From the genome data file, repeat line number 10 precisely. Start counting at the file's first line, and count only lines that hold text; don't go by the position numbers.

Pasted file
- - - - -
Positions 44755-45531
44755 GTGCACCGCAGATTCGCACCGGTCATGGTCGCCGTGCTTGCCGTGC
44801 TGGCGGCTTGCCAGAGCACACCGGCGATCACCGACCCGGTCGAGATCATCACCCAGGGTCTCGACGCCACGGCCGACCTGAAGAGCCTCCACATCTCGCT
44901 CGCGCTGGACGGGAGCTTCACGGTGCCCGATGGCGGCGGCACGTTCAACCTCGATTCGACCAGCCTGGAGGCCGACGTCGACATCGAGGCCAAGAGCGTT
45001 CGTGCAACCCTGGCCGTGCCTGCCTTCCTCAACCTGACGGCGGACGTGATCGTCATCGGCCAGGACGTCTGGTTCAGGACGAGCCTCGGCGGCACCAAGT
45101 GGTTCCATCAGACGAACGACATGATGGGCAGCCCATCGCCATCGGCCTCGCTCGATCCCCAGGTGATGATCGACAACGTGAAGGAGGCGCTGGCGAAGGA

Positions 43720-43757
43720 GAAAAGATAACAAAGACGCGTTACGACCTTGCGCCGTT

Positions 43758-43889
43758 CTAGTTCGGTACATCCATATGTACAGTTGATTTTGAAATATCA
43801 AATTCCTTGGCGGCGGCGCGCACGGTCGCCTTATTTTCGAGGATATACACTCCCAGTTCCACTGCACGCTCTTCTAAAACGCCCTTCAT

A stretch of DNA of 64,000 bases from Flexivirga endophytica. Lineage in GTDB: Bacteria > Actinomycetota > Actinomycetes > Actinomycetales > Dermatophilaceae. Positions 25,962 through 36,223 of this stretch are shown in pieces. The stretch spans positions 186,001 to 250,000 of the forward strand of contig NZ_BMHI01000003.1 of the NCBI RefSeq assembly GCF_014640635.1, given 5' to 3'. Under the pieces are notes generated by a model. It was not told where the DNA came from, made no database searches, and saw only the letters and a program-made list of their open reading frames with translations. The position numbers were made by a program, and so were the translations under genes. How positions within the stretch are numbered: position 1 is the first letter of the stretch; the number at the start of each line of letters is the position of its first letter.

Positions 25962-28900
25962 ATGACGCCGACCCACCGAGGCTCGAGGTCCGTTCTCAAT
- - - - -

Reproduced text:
43758 CTAGTTCGGTACATCCATATGTACAGTTGATTTTGAAATATCA